Noam Wasserman studied hundreds of entrepreneurs and found “that by the time the ventures were three years old, 50% of founders were no longer the CEO; in year four, only 40% were still in the corner office; and fewer than 25% led their companies’ initial public offerings. He also found that founders don’t let go easily. Four out of five entrepreneurs are forced to step down from the CEO’s post. Most are shocked when investors insist that they relinquish control, and they’re pushed out of office in ways they don’t like and well before they want to abdicate. Founders are usually convinced that only they can lead their start-ups to success. At the start, the enterprise is only an idea in the mind of its founder, who possesses all the insights about the opportunity; about the innovative product, service, or business model that will capitalize on that opportunity; and about who the potential customers are.
The founder hires people to build the business according to that vision and develops close relationships with those first employees. The founder creates the organizational culture, which is an extension of his or her style, personality, and preferences. From the get-go, employees, customers, and business partners identify start-ups with their founders, who take great pride in their founder-cum-CEO status. But, as the company grows and matures, the organization has to become more structured, and the CEO has to create formal processes and policies, develop specialized roles, and relinquish managerial control over others.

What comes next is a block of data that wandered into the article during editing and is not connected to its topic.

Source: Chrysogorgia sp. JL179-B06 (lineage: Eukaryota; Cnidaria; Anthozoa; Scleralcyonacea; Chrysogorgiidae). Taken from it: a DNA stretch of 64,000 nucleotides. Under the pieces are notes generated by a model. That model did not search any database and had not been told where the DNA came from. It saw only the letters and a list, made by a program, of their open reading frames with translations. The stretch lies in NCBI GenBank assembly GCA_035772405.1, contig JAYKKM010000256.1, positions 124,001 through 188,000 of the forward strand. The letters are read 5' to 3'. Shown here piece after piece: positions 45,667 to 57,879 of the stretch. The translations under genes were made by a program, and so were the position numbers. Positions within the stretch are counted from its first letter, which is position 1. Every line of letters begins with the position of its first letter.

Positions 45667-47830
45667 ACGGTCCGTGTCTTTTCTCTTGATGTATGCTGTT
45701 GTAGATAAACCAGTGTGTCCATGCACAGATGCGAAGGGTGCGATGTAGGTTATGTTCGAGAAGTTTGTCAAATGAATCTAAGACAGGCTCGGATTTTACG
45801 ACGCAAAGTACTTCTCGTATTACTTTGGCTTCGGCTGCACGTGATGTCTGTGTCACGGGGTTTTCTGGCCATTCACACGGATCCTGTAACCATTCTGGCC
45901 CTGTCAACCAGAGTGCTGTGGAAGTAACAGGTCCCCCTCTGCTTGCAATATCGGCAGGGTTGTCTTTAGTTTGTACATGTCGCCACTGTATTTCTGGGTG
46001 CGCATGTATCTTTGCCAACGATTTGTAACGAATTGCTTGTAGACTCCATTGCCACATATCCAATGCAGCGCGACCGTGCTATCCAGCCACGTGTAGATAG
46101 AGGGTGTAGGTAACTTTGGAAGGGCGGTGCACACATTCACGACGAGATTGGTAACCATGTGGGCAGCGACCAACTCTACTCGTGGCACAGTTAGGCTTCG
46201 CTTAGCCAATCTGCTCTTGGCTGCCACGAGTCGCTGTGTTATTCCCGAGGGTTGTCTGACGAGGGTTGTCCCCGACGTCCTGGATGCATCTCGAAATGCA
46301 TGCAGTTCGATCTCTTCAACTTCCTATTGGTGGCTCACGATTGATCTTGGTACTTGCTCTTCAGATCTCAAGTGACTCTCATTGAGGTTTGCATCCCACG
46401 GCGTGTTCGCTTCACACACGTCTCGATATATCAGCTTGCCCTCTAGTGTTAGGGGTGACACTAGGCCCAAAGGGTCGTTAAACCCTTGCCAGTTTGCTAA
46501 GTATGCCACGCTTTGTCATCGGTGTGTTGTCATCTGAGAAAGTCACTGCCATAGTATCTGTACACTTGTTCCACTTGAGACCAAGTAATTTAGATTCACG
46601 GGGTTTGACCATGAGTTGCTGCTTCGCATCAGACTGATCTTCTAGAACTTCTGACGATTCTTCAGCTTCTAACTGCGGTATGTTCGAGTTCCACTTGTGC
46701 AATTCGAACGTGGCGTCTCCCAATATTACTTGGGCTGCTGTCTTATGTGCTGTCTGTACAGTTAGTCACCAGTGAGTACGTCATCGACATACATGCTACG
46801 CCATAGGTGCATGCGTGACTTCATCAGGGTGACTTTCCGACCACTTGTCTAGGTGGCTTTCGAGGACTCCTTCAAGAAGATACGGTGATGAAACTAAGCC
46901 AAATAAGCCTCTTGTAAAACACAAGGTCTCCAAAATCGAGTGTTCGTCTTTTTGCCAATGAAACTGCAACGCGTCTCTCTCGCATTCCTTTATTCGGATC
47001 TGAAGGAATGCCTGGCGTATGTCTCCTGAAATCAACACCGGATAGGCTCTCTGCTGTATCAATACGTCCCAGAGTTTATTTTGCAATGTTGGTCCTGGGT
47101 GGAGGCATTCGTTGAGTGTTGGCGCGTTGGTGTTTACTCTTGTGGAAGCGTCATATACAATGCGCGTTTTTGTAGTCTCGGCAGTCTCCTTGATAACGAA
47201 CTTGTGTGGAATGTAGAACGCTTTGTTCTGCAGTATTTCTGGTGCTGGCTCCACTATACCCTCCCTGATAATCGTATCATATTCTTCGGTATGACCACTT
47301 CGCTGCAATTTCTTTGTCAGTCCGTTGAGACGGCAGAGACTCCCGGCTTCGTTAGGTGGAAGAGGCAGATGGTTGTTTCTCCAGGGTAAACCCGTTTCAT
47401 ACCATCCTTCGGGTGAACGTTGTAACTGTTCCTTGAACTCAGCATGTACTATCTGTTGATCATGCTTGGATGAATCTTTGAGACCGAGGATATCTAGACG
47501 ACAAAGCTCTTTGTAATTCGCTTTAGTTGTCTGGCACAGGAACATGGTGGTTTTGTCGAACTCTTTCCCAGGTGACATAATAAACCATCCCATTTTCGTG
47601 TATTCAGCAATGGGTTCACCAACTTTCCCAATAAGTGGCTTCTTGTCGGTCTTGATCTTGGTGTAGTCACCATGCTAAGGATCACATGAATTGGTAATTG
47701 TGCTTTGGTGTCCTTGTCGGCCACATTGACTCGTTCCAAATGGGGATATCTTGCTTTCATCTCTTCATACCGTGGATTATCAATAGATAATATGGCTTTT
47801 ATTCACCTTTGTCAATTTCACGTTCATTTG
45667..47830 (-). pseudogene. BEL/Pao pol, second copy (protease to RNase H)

The dramatic change in the organizational environment and the requisite broadening of the skills that the CEO needs at this stage stretches most founders’ abilities beyond their limits.” It also causes changes in the work patterns of all others remaining in the new organization who have to work with the new CEO and new culture that is created.